- Attend at least ONE Surgery Grand Rounds and M&M conference (professional attire mandatory, please arrive on time to not interrupt the presentations)
- Surgery M&M take place Friday, 7 – 8 am, room L-110, Grand rounds take place following M&M, also in room L-110.
- Three Didactic sessions
- One Advanced Skills session
Grading Criteria: The enrichment activity does not have any assignments for grading, however, attendance and completion of the requirements are necessary to advance to future surgical enrichment activities.
- Shadowing at least two surgeries with assigned mentor
- Attendance at ONE surgery Grand Rounds and M&M conference
- Attendance at the three didactic sessions
- Attendance and participation in the advanced skills session
[spring, 2018; not updated for spring, 2019]
To apply: By Sunday, January 8, 2017, take this ~15 minute placement test to help us determine the Intermediate and Advanced levels, and fill out this form to sign up and help us schedule classes and tweak the class to what participants are interested in.
Questions? Email firstname.lastname@example.org
Description: Clinically oriented Spanish skills are invaluable in the health profession as we strive to improve patient care by better communication between providers and Spanish-speaking patients. Through the Medical Spanish class, students will learn and practice key Spanish vocabulary necessary to perform an effective H&P. In addition, students will improve their fluency and confidence in Spanish by practicing with native Spanish speakers from the community. Students are expected to commit 2 hours per week to the class and are asked to miss no more than 1 class session.
Topics to be covered in class include:
- Chief complaint and HPI
- Past medical history and chronic disease
- Family history and habits
- Social and occupational history
- Basic physical exam
- Head and neck
- Thorax, lungs, and circulatory system
- Abdomen and GI system
- Musculoskeletal system
- Reproductive system/GU
Narrative Medicine Workshop
Questions? E-mail: email@example.com (Carlo Pasco)
- The Narrative Medicine Workshop will develop students’ oral and written communication skills through a collaborative peer-led environment over a 10-week period. Students will meet in groups of 12 with a facilitator once each week in a 2-hour session. The student is expected to complete in-class readings and respond in discussion to a number of literary texts for a range of themes that target competencies in communication, collaboration, and multicultural compassion needed for future clinical work. They will also critique student writing and each produce a final work of writing for workshop and revision by the end of the elective.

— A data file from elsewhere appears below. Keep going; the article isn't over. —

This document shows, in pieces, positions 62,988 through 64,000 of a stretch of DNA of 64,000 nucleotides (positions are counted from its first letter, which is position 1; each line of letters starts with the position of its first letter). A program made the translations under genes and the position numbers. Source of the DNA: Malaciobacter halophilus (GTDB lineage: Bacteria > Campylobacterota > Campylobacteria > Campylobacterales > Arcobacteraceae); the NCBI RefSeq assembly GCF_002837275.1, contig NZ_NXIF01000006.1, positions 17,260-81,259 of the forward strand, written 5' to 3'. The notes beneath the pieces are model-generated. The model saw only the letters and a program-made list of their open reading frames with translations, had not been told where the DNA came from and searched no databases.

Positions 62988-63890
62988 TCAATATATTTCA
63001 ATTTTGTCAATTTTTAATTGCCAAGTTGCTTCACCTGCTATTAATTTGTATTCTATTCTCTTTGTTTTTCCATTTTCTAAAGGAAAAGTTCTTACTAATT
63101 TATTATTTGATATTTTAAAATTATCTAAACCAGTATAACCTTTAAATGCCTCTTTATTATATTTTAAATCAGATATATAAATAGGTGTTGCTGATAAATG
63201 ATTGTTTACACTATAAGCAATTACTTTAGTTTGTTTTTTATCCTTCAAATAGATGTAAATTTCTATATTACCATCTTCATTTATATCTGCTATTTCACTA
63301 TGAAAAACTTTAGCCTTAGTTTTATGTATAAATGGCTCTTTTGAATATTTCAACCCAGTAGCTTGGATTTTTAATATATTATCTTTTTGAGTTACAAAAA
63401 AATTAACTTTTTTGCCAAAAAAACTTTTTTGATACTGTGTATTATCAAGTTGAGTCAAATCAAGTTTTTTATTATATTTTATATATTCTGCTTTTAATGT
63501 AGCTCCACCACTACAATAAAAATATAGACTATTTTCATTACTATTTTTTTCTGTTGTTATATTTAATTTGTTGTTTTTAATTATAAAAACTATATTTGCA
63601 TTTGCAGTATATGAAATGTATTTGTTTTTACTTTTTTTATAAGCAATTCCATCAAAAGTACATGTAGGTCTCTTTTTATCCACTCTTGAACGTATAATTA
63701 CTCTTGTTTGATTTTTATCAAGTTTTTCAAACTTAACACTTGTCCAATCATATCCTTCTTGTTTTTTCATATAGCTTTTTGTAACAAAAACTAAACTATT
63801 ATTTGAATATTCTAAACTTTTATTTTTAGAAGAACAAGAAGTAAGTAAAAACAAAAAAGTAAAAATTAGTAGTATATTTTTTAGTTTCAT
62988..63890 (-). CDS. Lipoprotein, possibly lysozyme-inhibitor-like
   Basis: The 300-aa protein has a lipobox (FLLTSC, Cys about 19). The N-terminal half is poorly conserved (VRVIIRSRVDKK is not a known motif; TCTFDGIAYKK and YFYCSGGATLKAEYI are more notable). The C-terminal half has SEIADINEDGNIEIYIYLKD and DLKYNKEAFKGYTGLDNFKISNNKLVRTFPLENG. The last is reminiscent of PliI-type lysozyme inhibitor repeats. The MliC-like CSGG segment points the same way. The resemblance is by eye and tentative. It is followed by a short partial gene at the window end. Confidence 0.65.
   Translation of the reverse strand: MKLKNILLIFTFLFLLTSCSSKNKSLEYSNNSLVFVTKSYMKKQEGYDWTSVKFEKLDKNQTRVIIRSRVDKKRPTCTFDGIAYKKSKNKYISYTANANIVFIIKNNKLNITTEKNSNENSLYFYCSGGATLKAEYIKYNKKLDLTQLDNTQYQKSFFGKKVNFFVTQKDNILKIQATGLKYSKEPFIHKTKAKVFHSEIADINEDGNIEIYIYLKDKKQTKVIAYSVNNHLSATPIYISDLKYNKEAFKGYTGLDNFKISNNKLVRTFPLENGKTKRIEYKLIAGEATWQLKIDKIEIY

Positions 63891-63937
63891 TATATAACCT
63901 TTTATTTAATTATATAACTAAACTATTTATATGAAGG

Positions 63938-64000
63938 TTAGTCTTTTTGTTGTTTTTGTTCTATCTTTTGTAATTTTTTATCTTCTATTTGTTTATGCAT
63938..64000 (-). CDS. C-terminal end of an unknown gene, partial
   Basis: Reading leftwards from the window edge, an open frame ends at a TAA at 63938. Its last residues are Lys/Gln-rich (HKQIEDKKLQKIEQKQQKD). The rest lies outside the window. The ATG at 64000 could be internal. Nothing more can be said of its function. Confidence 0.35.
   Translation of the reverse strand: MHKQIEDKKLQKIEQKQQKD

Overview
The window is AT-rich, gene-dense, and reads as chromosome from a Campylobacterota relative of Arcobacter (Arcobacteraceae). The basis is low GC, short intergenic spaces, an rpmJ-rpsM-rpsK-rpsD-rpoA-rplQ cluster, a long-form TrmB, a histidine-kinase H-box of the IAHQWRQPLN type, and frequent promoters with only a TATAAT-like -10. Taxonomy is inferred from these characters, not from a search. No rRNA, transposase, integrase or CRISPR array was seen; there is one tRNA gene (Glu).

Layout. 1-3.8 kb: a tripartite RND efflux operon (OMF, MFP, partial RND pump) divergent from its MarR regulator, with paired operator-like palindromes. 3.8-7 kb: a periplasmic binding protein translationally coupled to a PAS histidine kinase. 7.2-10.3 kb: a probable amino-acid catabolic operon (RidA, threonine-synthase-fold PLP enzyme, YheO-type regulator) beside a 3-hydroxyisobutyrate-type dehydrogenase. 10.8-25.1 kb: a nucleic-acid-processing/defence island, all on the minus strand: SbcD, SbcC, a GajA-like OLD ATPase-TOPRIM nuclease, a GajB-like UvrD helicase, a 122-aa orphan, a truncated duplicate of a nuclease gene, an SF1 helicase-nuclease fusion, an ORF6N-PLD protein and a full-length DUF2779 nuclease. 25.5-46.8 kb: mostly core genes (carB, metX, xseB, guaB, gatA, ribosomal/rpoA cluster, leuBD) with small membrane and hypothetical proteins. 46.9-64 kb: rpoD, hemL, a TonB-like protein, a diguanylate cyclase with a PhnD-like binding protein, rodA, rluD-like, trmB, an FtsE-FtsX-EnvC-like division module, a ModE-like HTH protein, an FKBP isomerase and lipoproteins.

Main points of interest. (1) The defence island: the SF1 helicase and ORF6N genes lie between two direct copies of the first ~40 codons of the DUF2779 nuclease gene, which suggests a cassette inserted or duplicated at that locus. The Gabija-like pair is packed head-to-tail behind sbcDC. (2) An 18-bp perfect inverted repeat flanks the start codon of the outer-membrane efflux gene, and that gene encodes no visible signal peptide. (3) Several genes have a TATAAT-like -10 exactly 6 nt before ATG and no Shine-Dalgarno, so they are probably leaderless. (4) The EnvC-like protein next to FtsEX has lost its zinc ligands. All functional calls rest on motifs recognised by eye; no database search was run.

- Value: The practice of narrative medicine is founded on the idea that knowledge of narrative structure from the study of literature and the experience of writing and discussion with classmates can drive the clinicians’ understanding of patient stories. Through this workshop, students will advance their competencies in communication through readings, discussion, and writing. In addition, giving students time to discuss topics that do not lend themselves well to a didactic classroom format will drive students to develop their own unique voices, foster wellness, and help to prevent burnout.
- Educational skills targeted:
- Oral and written communication
- Cultural humility
- As opposed to “discrete mastery traditionally implied by the static notion of” cultural competence, “cultural humility incorporates a lifelong commitment to self-evaluation and critique, to redressing the power imbalances in the physician-patient dynamic, and to developing mutually beneficial and non-paternalistic partnerships with communities on behalf of individuals and defined populations.” (Tervalon, Murray-Garcia 1998)
- First day: Sessions will be in a BUSM classroom, Wednesdays 5:00-7:00pm
- Student requirements: Attend weekly sessions and complete reading and writing assignments. There are no prerequisites for writing or literary skills.
Educational Class Goal: The purpose of the narrative medicine elective is to provide a learning opportunity to develop communication skills by interpreting, analyzing, and discussing works in literature as it relates to future clinical practice.